BNB13: Must Read Stories

As the Delta variant continues to surge across Florida, putting public health, healthcare workers, and our health system at their max, HCA hospital administrators spoke to members of the Florida state legislature last week in a conversation meant to address the severe staffing crisis hospitals across the state and country are experiencing.

Instead of advocating for emergency intervention and more resources, Orange Park spokeswoman Carrie Turansky, who represents HCA’s Memorial Hospital Jacksonville and Orange Park Medical Center, argued that that, because they are owned and operated by HCA Healthcare, these hospitals "are able to bring in additional [HCA] staff from outside the area to provide support for our hard-working clinicians."

The message from HCA in a forum meant to determine and allocate emergency resources seems in stark contrast to the realities patients and frontline healthcare workers report from inside HCA’s Florida hospitals, and raises the concerning question: where is HCA getting the staff from if other hospitals have used the shortage as a defense of their low staffing levels?

“The prominent South Bay hospital is losing two high-level executives. The departures come after several NBC Bay Area investigations exposing systemic violations by leadership that federal regulators said put patients in harm's way. An internal memo indicates the departures were ‘voluntary.’

After 18 months on the job, Good Samaritan Hospital Chief Medical Officer Dr. Klaus Thaler will be stepping down from his position in October. The pending departure comes after the Investigative Unit also confirmed another executive - Associate Chief Nursing Officer Damian Gulbransen - recently left her position at Good Sam after 11 months.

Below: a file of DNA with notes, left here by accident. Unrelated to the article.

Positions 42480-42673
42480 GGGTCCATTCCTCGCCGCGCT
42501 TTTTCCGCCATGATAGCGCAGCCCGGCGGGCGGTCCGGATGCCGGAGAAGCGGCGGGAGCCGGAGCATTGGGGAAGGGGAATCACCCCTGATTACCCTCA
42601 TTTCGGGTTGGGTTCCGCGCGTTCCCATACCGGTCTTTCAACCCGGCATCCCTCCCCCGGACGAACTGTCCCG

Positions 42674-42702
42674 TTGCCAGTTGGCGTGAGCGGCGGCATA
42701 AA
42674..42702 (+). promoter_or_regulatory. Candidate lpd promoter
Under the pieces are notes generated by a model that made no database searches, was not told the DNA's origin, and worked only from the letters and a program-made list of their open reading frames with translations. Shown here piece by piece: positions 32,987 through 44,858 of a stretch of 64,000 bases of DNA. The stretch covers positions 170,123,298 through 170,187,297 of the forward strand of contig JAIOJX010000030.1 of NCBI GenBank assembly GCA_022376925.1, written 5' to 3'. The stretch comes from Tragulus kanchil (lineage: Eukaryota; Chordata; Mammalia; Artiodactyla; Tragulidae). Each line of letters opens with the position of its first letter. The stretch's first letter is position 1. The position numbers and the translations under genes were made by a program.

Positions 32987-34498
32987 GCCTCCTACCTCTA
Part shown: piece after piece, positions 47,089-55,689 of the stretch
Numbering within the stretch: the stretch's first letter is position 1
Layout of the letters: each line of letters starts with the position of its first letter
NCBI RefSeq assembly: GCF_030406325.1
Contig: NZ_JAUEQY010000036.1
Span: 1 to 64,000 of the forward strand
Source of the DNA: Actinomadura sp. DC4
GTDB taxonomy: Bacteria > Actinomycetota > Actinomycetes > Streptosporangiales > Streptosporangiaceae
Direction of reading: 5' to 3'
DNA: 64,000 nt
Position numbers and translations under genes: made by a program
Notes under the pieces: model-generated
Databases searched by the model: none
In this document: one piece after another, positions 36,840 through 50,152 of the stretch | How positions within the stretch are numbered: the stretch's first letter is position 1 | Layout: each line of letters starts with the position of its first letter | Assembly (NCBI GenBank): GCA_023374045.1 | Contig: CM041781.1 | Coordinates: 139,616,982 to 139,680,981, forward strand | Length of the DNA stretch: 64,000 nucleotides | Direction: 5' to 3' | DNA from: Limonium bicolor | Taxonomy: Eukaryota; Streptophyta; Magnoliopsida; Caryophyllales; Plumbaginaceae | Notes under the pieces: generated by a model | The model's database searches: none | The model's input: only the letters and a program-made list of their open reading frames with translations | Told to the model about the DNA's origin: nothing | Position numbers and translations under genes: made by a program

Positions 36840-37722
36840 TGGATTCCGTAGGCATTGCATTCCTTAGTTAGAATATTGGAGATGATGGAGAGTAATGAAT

A class-action, anti-trust lawsuit filed in Buncombe County Aug. 10 charges HCA Healthcare with using a monopoly on the local health care industry to charge rates much higher than the state average while quality declines.

In a statement announcing the lawsuit, lawyers representing six Western North Carolina residents who brought the suit say the complaint alleges Mission is now the most expensive hospital in the state for many procedures.

“An out-of-state corporation has used its market power to cut quality and raise prices,” says attorney Mona Lisa Wallace of Salisbury firm Wallace & Graham. “Mission Health was once the crown jewel of North Carolina's healthcare system. In filing this action, the Plaintiffs seek to have HCA live up to its promises of providing affordable health care in Western North Carolina.”

Take Action

It is time for HCA to step up and pay frontline healthcare workers a living wage. Click here to take action!